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His Girl Friday - 1940

His Girl Friday - 1940

His Girl Friday is directed by Howard Hawks, a director that was described by Leonard Maltin as “the greatest American director who is not a household name”. He liked to have strong, tough-talking female characters in many of his movies, to the point that this character archetype is commonly known as the “Hawksian Woman”. This movie is no different, having Rosalind Russell as one of the leads playing Hildy, a fast-talking news reporter trying to leave her old life behind but her boss (and ex-husband), played by Cary Grant, is doing everything he can to stop her.

This movie was famously supposed to have two male leads, as the play it was based on and the 1931 movie they were rebooting had. During pre-production, Hawks had his secretary read the lines of the reporter and Hawks liked the female voice for that character. This change created more work for Hawk since casting this female lead turned out to be more difficult that he hoped for. With multiple legendary actresses turning down the part, among them previous collaborator Katharine Hepburn, Hawk turned to Russell as his ninth choice for the part.

Quick note, Russell felt Hawk didn’t want her and was treating her as an “also ran”. She reportedly told him “You don’t want me, do you? Well, you’re stuck with me, so you might as well make the most of it”. This perfectly mirrors what her character would’ve done and said, making her in my head perfect for the part.

Charles Lederer based his screenplay on a play by the name of The Front Page. The beauty of this screenplay is the amazing juggling act of multiple plot lines and how they all meld together seamlessly. The main plot circles around the romance that builds throughout the movie between Grant and Russell. This romance is set in the backdrop of a newspaper bullpen covering the trial and hanging of a criminal and the duo trying to save his life. While all of this is going on we are also seeing how Grant is trying to keep his best reporter at the newspaper by slowly unraveling the relationship between her and her new lovable fiancé, played by Ralph Bellamy.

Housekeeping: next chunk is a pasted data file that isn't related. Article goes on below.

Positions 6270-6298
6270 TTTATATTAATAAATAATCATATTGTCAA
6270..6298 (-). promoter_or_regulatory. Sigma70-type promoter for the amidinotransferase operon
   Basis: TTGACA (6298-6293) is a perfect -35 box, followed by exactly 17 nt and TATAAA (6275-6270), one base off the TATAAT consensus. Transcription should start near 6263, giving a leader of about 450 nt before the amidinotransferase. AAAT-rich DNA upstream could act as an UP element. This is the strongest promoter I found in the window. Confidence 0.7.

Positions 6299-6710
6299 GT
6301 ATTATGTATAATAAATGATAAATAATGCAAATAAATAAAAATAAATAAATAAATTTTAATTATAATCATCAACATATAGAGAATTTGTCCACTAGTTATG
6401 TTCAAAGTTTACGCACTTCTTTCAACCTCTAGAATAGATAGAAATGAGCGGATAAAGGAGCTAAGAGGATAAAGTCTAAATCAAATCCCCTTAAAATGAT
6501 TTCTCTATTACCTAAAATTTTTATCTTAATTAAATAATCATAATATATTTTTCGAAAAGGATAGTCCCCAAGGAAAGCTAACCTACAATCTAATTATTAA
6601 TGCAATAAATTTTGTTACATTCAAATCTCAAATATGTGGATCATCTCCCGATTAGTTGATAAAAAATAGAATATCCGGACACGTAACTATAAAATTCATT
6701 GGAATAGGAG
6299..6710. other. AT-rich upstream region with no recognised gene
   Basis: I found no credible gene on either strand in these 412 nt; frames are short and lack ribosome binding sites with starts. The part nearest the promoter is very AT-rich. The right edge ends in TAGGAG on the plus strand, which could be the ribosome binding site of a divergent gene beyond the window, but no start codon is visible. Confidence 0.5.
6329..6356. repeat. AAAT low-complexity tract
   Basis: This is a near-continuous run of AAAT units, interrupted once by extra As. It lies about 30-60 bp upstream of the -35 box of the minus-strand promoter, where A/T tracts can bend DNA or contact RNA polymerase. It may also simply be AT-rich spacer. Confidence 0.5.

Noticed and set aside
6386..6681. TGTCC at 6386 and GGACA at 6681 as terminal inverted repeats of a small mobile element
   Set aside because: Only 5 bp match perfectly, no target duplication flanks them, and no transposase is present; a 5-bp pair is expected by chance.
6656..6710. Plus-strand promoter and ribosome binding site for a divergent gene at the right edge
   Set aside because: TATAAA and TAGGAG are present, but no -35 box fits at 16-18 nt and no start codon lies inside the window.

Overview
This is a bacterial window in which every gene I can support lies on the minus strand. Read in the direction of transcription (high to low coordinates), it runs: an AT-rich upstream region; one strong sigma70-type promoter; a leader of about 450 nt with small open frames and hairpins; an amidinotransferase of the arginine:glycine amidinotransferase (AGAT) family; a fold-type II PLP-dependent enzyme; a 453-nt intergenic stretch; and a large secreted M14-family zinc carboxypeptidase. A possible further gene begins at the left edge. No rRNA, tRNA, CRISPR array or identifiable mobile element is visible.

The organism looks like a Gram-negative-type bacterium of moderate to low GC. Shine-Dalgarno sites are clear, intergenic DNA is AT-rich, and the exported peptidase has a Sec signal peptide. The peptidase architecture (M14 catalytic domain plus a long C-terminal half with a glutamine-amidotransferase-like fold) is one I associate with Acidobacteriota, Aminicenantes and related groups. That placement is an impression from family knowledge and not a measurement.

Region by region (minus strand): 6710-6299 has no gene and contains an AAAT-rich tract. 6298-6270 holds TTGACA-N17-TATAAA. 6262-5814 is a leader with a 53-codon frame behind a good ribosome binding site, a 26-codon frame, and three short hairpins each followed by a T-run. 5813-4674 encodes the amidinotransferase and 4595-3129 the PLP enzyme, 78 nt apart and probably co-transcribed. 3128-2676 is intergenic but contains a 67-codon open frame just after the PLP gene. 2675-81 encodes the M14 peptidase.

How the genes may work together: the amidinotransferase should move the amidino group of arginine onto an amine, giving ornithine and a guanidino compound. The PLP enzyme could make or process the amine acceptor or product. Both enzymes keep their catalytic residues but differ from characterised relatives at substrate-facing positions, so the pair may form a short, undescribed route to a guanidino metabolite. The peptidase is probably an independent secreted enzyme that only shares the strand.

This is one of the fastest and funniest movies ever made and its completely anchored around the performances of its leads. The banter between them is impressive and I imagine it took many takes to perfectly craft there scenes together. The dialogue is written in a way that one character is starting their sentence while the other one is trying to finish theirs. Finding themselves constantly talking over one another created a sense of realism and flair to their scenes. While the scenes feel perfectly rehearsed like a dance, Hawks allowed for improvisation during filming and this gave both of his leads a chance to “punch-up” their dialogue, constantly trying to one up each other.

Cary Grant brings a level of comedic timing that many leading men from today’s Hollywood have tried to imitate or pay tribute to. Like I said above, he plays the head editor in the paper working to cover the potential hanging of a criminal. What I love about his character is how he sells his lies, he never telegraphs them and is constantly talking so you don’t have a chance to think about what he said first and you take it at face value. He makes fun of Russell’s fiancé right in his face and the fiancé never even notices it. Grant was playing chess while everyone else in the cast was playing checkers; everyone, that is, except for Russell.

Rosalind Russell is not a name that pops in my head whenever I think of the silver screen legends of the 40s and 50s, but this movie certainly fixed that mistake. She went toe to toe with an actor that has been recognized as “the greatest leading man Hollywood had ever known”. She was just as quick with her line delivery as him and could steal some of the spotlight from him in many of their shared scenes. One of my favorite aspects from her performance, outside of her line delivery, was how she used the room to her advantage, constantly moving around or utilizing the props to create a more believable character. 

His Girl Friday is flat out funny and entertaining, having a solid story that is boosted by its two leads. Hollywood is currently in climate where everything is remade or rebooted but they don’t seem to reach or surpass the quality of the original source material. This movie is one of the rare exceptions of taking an already great source material and elevating it to a whole other level. The banter between Russell and Grant is why I love movies.

His Girl Friday is currently streaming on Amazon Prime. If you don’t watch it, I’m telling my wife.

If you like this review let me know in the comment section down below. Also, follow me over at Twitter (@yILovemovies) or over on Facebook, so you can be up to date with all my reviews.

Gremlins - 1984

Gremlins - 1984

Ghost Ship - 2002

Ghost Ship - 2002